Panel Discussion     Series: World War I Centennial

Dissent and World War I in the United States and Oregon

Free and open to the public
Wednesday, April 19, 2017
7PM – 8:30PM

  • Free
  • Researchers
  • Family-friendly

Oregon Historical Society
1200 SW Park Ave
Portland, Oregon 97205
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Event Type: Panel DiscussionAudience(s): Researchers, Family-friendlyLocation: Portland

“War Against War: The American Fight for Peace, 1914–1918,” by Michael Kazin

The Americans who opposed World War I built the largest, most diverse, and most sophisticated peace coalition up to that point in U.S. history. They came from a variety of backgrounds: wealthy and middle and working class, urban and rural, white and black, Christian and Jewish and atheist. They mounted street demonstrations and popular exhibitions, attracted prominent leaders from the labor and suffrage movements, ran peace candidates for local and federal office, and founded new organizations that endured beyond the cause. For almost three years, they helped prevent Congress from authorizing a massive increase in the size of the U.S. army—a step advocated by ex-president Theodore Roosevelt. Then many persevered, in the face of a concerted campaign by the government to silence them. Several anti-war activists founded the organization that became the ACLU to defend those whom the state prosecuted for refusing to change their minds. Soon after the end of the Great War, most Americans believed it had not been worth fighting. And when its bitter legacy led to the next world war, the warnings of these peace activists turned into a tragic prophecy—and the beginning of a surveillance state that still endures today.

Michael Kazin is a professor of history at Georgetown University and editor of Dissent magazine. He is the author of six books about politics and social movements in the United States, including The Populist Persuasion: An American History, A Godly Hero: The Life of William Jennings Bryan, and American Dreamers: How the Left Changed a Nation and is editor of The Princeton Encyclopedia of American Political History. He is a regular contributor to Foreign Affairs, The New York Times, Politico, The Nation, and other periodicals and websites.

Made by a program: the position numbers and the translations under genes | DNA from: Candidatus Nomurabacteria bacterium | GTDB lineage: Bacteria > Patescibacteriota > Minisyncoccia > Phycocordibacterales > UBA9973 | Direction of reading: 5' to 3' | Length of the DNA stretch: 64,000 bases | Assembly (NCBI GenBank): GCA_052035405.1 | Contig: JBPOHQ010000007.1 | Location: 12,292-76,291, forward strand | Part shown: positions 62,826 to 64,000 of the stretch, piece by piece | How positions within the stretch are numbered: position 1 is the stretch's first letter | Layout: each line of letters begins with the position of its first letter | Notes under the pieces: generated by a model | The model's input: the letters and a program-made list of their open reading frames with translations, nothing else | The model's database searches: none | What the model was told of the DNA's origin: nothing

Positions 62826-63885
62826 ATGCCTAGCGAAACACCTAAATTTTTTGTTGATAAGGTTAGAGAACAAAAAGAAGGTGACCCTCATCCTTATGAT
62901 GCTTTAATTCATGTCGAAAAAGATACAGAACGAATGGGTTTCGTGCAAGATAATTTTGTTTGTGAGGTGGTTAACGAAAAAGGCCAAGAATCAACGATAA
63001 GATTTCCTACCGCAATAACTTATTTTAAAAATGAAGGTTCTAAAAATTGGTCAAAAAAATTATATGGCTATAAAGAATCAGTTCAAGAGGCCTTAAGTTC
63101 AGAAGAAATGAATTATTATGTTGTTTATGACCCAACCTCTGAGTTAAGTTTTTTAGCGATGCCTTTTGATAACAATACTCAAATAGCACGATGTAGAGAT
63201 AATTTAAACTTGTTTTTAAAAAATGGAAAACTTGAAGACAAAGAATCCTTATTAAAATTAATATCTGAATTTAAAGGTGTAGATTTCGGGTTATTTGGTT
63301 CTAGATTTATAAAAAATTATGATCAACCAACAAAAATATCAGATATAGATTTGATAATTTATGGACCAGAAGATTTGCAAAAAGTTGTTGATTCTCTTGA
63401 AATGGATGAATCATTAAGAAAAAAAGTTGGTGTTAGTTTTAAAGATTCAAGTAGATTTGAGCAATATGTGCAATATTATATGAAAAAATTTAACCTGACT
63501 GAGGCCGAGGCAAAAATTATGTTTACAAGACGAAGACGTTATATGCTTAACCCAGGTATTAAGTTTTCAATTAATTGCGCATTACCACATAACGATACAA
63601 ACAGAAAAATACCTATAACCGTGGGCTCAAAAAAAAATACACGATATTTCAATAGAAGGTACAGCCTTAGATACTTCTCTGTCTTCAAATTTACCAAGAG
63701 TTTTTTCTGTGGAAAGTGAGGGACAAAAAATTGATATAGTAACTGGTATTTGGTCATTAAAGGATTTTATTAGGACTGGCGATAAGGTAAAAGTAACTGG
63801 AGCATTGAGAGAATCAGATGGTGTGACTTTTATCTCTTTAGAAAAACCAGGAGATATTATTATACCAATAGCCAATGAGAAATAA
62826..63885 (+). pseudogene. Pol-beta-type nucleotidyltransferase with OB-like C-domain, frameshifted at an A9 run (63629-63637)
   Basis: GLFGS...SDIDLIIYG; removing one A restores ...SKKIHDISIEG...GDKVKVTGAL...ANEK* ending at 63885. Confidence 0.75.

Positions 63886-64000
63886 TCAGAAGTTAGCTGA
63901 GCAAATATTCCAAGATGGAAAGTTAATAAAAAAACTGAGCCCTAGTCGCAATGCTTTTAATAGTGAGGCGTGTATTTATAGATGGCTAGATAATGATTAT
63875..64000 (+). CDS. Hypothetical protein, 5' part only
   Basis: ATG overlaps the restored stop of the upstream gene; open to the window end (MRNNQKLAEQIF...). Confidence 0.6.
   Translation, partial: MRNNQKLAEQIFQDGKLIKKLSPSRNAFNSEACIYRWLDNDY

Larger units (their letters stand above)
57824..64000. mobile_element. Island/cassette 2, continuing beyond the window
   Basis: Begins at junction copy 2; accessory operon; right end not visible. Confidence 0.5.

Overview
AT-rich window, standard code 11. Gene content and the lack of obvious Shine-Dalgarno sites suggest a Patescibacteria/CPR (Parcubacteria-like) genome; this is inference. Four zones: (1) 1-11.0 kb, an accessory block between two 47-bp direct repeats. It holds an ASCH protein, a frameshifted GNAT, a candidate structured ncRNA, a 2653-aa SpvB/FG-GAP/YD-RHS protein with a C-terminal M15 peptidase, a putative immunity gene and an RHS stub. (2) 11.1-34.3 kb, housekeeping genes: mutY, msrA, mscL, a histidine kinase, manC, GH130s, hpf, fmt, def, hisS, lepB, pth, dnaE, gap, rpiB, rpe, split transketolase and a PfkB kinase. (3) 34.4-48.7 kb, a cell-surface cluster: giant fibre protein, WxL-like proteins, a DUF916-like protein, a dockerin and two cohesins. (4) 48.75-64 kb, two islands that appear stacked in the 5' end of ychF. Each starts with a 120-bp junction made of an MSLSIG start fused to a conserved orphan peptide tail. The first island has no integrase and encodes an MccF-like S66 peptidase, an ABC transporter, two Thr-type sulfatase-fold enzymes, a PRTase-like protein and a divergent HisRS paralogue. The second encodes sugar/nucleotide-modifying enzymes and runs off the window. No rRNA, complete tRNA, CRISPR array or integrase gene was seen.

“‘Disloyal Utterances’: Oregon Prosecutes Sedition, 1917 – 1919,” by Michael Helquist

Oregon aggressively embraced the WWI-era Espionage and Sedition Acts with investigations, charges, and prosecutions of at least 100 citizens. Using an analysis of digital newspaper archives, Helquist documents for the first time the individuals who were charged, their alleged offenses, and the outcome of their prosecutions. He will present these findings in a context of similar actions by other western states, and he will consider how this wartime experience reflects Oregon’s sense of exceptionalism.

Michael Helquist is a public historian, journalist, and activist who has worked extensively in the anti-war, economic and social justice, and LGBTQ movements. He has published in several periodicals. He received the 2016 Joel Palmer Award for the best article published in the Oregon Historical Quarterly. Helquist is the author of Marie Equi, Radical Politics and Outlaw Passions, published by OSU Press in 2015. 

Additional Resources

www.michaelhelquist.com for full list of Oregonians charged with sedition (1916 – 1919)

www.seditionproject.net  The Montana Sedition Project

Ability Accommodation Information

This event provides the following accommodations:

  • Handicap Accessible

About the WWI Centennial Series

In recognition of the centennial of the United States’ entry into the First World War, the Oregon Historical Society has organized a series of public programs and a special feature in the Summer 2017 issue of the Oregon Historical Quarterly that bring together a group of outstanding scholars to engage the public in discussions regarding the war’s history and ongoing legacy. They will address topics such as how and why Americans resisted entering the war, how civil rights activists used the war to advance ongoing campaigns for citizenship, and how WWI-era creation of widespread state surveillance continues today.

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